Download zipped files: ogg [494.4 MB]; 320 kbps mp3 [330.8 MB].


Happy birthday, Keiko!

And now… cooking session!

The bread [Theres]

This recipe is probably not new to many of you but anyway here it comes:
In the evening mix:
3 cups bread flour
1 1/4 tsp salt
1/4 dry yeast (more in cold weather) or 20g fresh yeast
1 1/3 cups cool water

The dough will look very moist and sticky. No need to knead it, just let it raise overnight and during the day.
In the early afternoon shape the bread and place on a towel dusted with flour and let raise for 2 more hours.
Heat oven to 450F and place cast iron pot in it. When oven is heated take the pot out and invert the dough into it.
Bake in the pot for 30 min and then remove the lid. Bake for about 15 minutes more.
Let the bread cool on a rack.


Minestrone Partigiano, vegetarian version. [Gill]

There is not one single right way to go about it. What’s really important is to keep track of what each ingredient will add to the whole, and also about how long each ingredient will take to cook so as not to end up with mushy peas, or hard beans, etc.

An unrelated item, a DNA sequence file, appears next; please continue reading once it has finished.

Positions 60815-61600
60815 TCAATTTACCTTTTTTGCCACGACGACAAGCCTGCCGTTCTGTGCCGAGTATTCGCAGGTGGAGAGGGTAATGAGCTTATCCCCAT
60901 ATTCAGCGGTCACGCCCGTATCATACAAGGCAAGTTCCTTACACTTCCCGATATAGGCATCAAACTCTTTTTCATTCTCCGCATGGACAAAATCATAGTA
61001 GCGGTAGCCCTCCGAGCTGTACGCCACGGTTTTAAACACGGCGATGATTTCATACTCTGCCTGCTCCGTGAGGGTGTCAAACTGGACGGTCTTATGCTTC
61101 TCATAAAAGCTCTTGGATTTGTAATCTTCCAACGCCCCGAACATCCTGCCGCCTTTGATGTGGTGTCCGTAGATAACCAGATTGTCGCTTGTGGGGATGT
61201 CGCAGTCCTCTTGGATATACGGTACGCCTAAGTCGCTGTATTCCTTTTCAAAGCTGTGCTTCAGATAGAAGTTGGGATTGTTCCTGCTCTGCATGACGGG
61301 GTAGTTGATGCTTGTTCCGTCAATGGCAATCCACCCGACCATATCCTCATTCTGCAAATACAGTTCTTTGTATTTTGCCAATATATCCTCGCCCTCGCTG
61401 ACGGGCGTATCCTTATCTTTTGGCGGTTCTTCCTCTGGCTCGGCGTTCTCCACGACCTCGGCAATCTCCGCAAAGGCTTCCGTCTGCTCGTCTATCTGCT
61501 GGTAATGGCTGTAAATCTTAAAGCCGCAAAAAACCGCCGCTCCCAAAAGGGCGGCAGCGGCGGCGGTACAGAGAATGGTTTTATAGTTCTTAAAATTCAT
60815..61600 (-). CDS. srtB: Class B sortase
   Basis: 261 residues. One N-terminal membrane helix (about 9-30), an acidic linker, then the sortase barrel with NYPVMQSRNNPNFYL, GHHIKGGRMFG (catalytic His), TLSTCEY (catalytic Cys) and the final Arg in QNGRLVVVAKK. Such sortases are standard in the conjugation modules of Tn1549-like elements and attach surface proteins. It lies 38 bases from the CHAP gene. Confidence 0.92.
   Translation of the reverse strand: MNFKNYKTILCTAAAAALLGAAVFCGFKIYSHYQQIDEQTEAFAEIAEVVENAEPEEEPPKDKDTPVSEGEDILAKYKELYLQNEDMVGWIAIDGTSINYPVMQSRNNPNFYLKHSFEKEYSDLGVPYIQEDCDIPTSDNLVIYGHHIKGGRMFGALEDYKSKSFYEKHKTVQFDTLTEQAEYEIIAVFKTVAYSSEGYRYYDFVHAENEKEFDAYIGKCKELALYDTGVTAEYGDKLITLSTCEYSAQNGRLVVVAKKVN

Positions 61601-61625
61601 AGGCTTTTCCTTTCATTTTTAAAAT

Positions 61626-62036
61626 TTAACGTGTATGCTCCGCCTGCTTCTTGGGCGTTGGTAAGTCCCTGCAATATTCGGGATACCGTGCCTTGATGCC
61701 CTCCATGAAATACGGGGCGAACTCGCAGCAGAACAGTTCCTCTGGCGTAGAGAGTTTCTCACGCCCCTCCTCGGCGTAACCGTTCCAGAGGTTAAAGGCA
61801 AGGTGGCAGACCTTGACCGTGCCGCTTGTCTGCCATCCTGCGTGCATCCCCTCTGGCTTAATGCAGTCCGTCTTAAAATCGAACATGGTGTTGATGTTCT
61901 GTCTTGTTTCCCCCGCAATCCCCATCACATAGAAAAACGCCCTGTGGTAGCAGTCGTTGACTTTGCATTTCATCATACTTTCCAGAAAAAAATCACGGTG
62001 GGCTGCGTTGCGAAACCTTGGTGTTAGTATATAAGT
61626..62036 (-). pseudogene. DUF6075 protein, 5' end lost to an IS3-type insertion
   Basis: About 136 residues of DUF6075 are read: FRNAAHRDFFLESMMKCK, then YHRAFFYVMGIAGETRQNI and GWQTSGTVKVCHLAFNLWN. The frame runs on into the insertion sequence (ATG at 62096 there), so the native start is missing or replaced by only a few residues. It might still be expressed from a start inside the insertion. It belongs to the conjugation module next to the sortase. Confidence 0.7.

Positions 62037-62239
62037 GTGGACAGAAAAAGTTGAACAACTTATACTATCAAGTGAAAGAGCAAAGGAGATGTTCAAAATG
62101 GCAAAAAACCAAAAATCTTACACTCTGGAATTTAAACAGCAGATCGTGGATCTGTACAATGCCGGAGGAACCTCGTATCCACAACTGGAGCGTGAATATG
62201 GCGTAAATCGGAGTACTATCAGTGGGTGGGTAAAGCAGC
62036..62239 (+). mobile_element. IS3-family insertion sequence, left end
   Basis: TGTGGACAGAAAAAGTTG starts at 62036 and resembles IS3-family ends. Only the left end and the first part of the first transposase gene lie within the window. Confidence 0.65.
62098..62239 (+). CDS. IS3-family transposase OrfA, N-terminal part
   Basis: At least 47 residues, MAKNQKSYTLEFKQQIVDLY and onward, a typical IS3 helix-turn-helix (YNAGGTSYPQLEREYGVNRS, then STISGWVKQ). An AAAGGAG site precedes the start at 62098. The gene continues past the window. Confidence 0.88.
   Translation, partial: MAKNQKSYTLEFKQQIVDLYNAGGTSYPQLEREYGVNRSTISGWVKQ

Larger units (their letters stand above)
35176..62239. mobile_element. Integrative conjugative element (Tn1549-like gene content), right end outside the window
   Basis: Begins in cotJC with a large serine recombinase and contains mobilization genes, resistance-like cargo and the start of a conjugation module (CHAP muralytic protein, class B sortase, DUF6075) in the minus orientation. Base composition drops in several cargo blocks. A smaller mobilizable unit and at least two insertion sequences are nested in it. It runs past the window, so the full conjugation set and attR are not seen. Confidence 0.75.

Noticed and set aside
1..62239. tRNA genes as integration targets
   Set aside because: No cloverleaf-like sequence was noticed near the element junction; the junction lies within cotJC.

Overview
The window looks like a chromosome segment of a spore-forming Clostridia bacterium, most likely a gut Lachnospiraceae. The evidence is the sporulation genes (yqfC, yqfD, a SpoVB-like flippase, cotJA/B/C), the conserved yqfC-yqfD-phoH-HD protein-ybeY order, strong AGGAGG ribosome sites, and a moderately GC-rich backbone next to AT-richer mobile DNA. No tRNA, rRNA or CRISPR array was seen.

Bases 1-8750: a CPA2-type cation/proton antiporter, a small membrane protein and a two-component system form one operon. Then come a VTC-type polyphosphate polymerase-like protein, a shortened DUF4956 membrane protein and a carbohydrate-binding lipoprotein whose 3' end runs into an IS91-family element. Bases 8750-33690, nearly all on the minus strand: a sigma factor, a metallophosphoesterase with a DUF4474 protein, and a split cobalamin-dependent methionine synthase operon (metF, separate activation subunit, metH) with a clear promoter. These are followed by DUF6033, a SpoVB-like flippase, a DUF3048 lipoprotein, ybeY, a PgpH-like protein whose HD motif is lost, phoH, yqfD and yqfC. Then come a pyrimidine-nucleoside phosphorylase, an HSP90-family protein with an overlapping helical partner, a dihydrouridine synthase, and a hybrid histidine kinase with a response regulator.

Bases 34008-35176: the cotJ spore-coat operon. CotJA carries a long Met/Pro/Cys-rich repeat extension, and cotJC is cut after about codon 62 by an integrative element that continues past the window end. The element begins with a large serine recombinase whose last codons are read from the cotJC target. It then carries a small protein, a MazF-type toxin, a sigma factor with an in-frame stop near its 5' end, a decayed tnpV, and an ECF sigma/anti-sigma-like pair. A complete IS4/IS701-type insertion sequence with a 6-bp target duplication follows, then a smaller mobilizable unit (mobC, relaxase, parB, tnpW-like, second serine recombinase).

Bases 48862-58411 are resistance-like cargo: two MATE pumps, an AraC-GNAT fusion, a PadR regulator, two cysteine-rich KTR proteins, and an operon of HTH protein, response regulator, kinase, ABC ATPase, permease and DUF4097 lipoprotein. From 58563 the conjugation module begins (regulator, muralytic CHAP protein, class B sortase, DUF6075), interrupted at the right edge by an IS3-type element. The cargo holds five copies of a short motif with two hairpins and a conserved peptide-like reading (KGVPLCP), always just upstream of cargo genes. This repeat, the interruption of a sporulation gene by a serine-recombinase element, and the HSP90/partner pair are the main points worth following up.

I prefer using dry beans – cannellini and borlotti, but lima and pinto beans will work just as fine. Dry beans need to be soaked separately for 24 hours or maybe more, and in the meanwhile the water changed two or three times.
Beans bring protein substance, flavor and starch, which makes the soup dense. Potatoes will also add density and also some chunky bites, but their flavor is a bit dull. Garlic, onion, celery, turnip, pumpkin and any other available vegetables may bring more depth to the soup’s flavor. It is not as much a matter of the more the better, as one of personal taste. Something that I always use in this kind of soup is carrots and sweet peas, which add sweetness and color. To increase the flavor and protein content sometimes I add a few pieces of Parmesan crust to the simmering soup. Kids in northern Italy call them ‘crostoloni’, and to find a crostolone in their own dish makes them happy.